From Publishers Weekly
In this plodding entry in veteran Saberhagen's Berserker series (Berserker's Planet, etc.), Harry Silver, whose main claims to fame are his oversized weaponry and his love of poetry, has a cargo of parts to sell. Unfortunately, the planet he has just landed on, Hong's World, is being evacuated because its sun is going nova. To make some money, Harry agrees to take two businessmen/smugglers and the sweet if somewhat dimwitted Lily Gunnlod (who's seeking her errant husband) on a trip to the planet Maracanda. That world, the novel's real star, is an "azlaroc-type habitable body" where, due to its proximity to a neutron star and a black hole, the normal laws of the universe don't hold. When Harry's ship is confiscated on arrival, an old associate, Kul Bulaboldo, promises Harry that, in exchange for a little unspecified help, Kul will get Harry's ship back. As they travel across the planet's surface, Harry, Kul and Lily contend with such phenomena as rocks that perambulate, extreme gravities and narcotic soil, when not running afoul of the agents of the Berserker machines, AIs that want to exterminate all living creatures, starting with humanity. Readers will enjoy Harry's acts of derring-do, but the lengthy descriptions of Maracanda's bizarre properties grow tiresome.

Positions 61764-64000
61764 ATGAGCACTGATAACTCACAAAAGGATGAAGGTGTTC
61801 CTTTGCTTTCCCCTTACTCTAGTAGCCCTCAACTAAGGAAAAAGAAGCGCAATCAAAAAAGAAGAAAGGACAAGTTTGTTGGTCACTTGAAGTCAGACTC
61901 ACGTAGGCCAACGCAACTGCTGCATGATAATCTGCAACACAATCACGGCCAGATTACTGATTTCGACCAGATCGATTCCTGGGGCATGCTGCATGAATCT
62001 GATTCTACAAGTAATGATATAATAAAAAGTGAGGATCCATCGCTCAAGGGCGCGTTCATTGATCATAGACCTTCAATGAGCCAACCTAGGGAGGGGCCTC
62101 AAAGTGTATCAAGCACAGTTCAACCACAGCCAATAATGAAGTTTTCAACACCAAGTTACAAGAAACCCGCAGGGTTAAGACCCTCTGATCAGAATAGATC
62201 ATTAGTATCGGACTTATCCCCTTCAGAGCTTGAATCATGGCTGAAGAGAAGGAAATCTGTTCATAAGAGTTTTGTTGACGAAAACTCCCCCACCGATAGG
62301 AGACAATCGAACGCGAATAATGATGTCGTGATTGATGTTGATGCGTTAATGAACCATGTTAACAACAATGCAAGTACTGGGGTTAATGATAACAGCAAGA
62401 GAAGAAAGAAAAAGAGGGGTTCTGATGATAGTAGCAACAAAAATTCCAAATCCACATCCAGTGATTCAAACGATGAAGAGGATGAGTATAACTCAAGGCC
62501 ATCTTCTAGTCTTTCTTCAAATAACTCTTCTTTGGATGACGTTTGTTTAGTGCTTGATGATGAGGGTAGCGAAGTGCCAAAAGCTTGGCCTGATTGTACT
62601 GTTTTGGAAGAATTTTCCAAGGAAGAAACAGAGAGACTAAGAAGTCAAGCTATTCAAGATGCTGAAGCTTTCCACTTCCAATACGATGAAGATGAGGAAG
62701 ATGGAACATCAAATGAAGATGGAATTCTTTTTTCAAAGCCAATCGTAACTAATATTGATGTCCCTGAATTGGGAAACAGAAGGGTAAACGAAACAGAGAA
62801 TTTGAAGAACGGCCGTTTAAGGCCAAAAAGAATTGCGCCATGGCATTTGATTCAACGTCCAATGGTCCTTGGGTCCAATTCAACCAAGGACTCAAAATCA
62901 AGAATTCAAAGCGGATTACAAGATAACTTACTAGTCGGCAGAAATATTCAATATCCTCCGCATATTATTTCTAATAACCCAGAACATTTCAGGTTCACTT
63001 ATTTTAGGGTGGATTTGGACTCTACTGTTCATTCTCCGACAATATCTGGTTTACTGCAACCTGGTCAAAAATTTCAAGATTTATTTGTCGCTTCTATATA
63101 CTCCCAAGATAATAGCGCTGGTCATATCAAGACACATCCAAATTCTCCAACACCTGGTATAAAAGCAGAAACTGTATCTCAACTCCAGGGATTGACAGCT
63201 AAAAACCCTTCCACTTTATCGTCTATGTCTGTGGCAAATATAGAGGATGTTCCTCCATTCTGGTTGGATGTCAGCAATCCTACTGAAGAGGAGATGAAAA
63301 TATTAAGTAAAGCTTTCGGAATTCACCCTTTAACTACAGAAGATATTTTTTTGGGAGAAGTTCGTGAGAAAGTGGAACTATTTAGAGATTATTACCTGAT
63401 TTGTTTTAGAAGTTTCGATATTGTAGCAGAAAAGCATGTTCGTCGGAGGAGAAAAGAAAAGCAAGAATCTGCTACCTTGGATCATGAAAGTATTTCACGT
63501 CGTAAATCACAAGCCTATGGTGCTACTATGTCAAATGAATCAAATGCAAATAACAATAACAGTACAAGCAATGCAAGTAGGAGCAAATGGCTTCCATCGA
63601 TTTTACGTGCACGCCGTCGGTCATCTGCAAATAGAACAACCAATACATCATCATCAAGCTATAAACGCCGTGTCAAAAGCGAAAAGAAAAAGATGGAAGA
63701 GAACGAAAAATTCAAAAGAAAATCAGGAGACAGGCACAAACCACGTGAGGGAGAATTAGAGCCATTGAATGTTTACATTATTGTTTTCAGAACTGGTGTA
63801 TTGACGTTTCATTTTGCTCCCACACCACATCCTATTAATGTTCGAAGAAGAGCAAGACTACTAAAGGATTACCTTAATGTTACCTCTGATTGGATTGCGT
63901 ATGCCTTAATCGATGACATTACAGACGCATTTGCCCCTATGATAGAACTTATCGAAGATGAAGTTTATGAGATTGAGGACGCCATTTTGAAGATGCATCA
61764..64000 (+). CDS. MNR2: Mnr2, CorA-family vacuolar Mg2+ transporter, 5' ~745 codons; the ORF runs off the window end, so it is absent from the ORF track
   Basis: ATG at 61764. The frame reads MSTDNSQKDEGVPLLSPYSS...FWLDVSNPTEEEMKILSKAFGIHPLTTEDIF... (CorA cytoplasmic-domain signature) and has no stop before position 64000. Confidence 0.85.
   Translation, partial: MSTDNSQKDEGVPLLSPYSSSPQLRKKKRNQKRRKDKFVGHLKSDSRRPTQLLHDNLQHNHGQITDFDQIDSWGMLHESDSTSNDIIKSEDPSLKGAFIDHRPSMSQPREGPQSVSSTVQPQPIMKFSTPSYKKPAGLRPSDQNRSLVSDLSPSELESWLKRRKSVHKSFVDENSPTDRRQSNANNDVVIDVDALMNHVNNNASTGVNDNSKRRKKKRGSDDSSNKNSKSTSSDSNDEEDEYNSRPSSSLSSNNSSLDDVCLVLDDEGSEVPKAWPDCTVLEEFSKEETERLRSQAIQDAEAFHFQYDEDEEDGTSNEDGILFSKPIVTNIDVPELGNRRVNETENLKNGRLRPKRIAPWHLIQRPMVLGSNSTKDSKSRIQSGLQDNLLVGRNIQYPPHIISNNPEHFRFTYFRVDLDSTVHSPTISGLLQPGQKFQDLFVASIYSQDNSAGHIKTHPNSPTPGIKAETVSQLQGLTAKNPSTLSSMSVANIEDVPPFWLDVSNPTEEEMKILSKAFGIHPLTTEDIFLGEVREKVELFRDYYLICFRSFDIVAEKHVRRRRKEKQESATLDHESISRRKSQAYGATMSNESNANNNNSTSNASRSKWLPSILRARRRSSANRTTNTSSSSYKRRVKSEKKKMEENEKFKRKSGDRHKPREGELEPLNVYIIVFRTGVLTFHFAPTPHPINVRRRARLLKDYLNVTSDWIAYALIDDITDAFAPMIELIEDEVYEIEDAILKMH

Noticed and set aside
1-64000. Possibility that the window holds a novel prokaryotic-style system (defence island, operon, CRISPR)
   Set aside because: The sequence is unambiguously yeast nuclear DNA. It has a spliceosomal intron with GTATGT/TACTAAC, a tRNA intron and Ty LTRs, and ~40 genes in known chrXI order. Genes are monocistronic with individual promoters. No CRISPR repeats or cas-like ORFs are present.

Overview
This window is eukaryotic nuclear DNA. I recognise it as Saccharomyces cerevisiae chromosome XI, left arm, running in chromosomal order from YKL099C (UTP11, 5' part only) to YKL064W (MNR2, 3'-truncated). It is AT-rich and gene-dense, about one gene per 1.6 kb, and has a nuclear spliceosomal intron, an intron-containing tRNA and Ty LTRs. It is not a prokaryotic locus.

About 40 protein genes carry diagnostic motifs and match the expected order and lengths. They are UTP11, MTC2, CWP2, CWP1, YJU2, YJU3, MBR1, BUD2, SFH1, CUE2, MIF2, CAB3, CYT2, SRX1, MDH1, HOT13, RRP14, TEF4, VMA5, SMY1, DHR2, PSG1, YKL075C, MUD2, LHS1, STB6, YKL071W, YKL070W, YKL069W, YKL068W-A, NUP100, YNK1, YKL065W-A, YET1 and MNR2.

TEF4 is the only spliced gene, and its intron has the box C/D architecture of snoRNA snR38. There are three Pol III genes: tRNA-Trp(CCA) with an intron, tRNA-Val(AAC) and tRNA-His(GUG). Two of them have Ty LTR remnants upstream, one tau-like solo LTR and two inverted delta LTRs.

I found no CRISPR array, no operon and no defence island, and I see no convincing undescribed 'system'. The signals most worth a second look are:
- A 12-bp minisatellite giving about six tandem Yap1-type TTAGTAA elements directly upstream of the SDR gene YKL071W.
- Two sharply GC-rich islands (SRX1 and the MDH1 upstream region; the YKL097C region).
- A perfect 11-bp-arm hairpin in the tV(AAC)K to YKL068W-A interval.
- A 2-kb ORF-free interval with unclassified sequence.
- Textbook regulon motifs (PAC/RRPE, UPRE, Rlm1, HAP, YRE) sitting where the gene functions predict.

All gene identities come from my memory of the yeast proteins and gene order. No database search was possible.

Copyright 2003 Reed Business Information, Inc.
Space adventurer Harry Silver returns in this latest entry in Saberhagen's immensely, deservedly popular Berserker saga. A woman charters Silver's ship Witch of Endor
to rescue her husband from a cult on the planet Macaranda. After foiling two attempts to kidnap him, Silver starts to suspect everything and everybody around him, including Bulaboldo, an old friend with large ambitions and few scruples. For instance, Bulaboldo depends on Macaranda's peculiar physics, gravity, and breakdown zones (areas in which modern technology won't work) for the success of his drug-exporting ring. But besides providing Bulaboldo cover, those conditions may become the means by which so-called "goodlife" humans (i.e., Berserker sympathizers) can get a sufficient supply of antimatter to induce a catastrophic nova in the neutron star in the system that includes Macaranda. The good guys win in the end, but only after much suspense and action that grabs and holds even with Saberhagen's understated prose as their vehicle. Moreover, dark notes and surprises spice the moment of victory. Roland GreenCopyright © American Library Association. All rights reserved